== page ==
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Posted 08.08.06


MU Study Confirms Negative Effect of Pro-Anorexia Web Sites

COLUMBIA, Mo. -- The creation of the Internet has provided the ability to instantly connect with anyone, anywhere. Many young women are now using that connection to find information about a dangerous and deadly psychological disorder - anorexia nervosa. Currently, there are more than 400 pro-anorexia, often referred to as "pro-ana," Web sites that provide women tips on ways to purge and starve themselves, as well as how to hide the disorder from family and friends. Many observers have long suspected the negative effects these Web sites have on those who view them. Research by a faculty member and doctoral student at the University of Missouri-Columbia now offers scientific data to support that claim.

Anna Bardone-Cone."The effects of pro-ana Web sites are important to understand because these Web sites are encouraging anorexic attitudes and behaviors," said Anna Bardone-Cone, assistant professor of clinical psychology in the College of Arts and Science. "This study will help clinicians and others who treat patients with anorexia nervosa by giving them information they can share with their patients about the negative effects of these Web sites."

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Bardone-Cone and Kamila Cass, a clinical psychology doctoral student, conducted a study of 24 women between the ages of 18 and 20 to determine the impact of viewing pro-ana sites. The study, a pilot for a larger one recently completed and awaiting publication, randomly assigned the participants to view one of three Web sites created by the researchers: a prototypical pro-ana site, a fashion site featuring average-sized models and a home décor site. Before being exposed to the Web sites, the researchers measured psychological factors such as mood, self-esteem and how participants viewed their weight.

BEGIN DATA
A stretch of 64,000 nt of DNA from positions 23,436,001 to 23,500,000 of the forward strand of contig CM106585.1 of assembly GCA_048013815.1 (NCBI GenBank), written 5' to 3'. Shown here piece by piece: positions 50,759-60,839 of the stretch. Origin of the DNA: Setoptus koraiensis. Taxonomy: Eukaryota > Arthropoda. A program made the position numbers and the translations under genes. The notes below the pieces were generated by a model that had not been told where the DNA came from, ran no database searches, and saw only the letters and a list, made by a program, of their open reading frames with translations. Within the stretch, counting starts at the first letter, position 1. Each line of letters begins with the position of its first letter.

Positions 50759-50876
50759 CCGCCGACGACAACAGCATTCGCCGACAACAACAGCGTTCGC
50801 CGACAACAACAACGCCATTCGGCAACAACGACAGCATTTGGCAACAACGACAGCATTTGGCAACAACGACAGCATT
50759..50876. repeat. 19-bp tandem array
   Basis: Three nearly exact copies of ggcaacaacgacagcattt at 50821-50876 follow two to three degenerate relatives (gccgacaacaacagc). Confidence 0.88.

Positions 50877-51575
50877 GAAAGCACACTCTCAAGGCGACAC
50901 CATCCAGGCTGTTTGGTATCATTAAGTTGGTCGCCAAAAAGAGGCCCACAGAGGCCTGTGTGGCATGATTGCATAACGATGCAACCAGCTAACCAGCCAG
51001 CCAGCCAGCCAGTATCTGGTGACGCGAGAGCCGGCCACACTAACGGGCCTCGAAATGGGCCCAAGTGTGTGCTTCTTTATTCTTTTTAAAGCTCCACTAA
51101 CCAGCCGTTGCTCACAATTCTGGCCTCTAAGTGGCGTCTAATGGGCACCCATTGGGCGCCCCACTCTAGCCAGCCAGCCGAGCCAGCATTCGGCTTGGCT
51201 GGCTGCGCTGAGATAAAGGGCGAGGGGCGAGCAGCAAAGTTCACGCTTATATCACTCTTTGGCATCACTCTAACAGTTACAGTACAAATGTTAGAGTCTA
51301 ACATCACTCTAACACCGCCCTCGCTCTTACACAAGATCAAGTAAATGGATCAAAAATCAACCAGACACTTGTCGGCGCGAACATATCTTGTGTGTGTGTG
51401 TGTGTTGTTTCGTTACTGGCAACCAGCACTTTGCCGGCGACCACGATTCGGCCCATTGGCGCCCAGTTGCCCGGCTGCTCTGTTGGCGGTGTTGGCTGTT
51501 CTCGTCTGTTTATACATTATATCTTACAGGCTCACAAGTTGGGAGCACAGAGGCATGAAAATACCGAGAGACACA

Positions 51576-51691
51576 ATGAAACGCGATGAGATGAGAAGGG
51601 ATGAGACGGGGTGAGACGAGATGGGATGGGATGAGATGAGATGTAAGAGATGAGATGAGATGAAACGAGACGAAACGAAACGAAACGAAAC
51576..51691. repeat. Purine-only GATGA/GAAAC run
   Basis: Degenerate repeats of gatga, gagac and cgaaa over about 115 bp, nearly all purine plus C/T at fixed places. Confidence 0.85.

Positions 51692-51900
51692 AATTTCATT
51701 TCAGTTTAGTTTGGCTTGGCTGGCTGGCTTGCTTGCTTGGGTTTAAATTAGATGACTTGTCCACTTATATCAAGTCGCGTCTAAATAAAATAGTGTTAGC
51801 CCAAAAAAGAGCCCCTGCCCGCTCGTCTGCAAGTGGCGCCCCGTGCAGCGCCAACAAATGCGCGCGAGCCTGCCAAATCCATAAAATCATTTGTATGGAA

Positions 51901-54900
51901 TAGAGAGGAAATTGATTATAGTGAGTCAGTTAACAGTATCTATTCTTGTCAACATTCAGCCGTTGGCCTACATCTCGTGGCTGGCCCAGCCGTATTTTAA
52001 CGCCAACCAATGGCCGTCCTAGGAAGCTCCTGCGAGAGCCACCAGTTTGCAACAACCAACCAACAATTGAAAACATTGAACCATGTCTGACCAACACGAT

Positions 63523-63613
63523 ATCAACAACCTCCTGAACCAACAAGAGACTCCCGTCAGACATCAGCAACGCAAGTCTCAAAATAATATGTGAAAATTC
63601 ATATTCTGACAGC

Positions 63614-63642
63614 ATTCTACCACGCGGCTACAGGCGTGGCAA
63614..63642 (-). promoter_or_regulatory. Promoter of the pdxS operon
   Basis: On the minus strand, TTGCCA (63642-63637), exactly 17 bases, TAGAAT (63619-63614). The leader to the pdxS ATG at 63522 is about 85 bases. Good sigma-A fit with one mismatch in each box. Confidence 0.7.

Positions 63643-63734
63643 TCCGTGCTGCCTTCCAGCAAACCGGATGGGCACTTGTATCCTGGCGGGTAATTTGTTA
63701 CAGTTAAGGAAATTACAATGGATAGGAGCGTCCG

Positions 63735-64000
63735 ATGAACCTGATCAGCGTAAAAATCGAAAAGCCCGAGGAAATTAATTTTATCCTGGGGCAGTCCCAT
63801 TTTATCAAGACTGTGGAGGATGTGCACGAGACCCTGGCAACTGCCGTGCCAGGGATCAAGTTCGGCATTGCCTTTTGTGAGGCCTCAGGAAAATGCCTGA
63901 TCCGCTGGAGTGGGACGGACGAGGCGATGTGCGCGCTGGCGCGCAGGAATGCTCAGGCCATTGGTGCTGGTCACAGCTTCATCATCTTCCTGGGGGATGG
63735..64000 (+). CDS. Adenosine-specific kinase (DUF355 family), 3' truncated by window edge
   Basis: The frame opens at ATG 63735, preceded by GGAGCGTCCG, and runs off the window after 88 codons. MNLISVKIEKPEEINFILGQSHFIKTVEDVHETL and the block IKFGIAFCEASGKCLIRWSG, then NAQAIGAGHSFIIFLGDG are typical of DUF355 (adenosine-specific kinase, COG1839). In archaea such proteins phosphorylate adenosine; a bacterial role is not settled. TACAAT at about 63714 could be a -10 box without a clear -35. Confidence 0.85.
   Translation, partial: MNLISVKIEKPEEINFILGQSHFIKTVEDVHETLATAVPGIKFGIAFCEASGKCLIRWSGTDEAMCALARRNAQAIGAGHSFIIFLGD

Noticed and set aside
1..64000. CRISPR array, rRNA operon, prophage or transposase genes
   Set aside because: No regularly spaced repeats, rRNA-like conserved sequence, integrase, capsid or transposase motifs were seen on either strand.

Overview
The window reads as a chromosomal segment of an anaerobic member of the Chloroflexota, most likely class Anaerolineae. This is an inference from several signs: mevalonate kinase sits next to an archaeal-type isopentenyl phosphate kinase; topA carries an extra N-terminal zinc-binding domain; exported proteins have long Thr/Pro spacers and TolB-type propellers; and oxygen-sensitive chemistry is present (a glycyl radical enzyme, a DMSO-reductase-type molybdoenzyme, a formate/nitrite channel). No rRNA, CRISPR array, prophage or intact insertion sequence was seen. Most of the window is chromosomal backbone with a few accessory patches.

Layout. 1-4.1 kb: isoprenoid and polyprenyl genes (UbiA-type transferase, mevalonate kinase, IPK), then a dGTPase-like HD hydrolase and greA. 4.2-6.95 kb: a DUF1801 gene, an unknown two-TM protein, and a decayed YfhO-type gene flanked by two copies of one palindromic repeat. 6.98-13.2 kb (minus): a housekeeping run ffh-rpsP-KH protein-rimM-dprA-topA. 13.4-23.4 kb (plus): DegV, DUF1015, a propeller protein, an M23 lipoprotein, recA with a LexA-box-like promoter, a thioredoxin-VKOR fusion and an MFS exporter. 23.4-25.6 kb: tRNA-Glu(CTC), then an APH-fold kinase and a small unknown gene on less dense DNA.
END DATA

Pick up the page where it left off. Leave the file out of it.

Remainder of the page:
These factors were again measured after participants viewed the Web sites. Among those who viewed the fashion and home décor Web sites, Bardone-Cone and Cass found little to no change. However, among participants who viewed the pro-ana Web site, the researchers noticed substantially negative changes. In particular, only women who viewed the pro-ana Web sites were affected negatively by experiencing worse mood, lower self-esteem and increased feelings of being overweight.

"These changes were expected," Cass said. "These Web sites are startling and horrifying in what they say and depict. There's nowhere else that you get images of really thin women combined with the suggestion that you should diet in a really unhealthy way."

The researchers said pro-ana Web sites contain images of extremely thin women, chat rooms and blogs for users to chronicle their anorexic practices as well as counsel others with the disease on how to further lose weight. They said messages posted and exchanged on these Web sites have created a community in which women think they have found support, but this support can come at an extremely high cost. Anorexia is the most deadly psychological disorder with about 10 percent of those afflicted by the disease dying each year, Bardone-Cone said.

Bardone-Cone suggests parents block pro-ana content on their home computer and place the computer in a public area of the house to keep children from visiting these Web sites. She also recommends parents talk with their children, especially young girls, about body image and the importance of healthy eating habits.

The study, "Investigating the Impact of Pro-Anorexia Websites: A Pilot Study," was published in July in European Eating Disorders Review.



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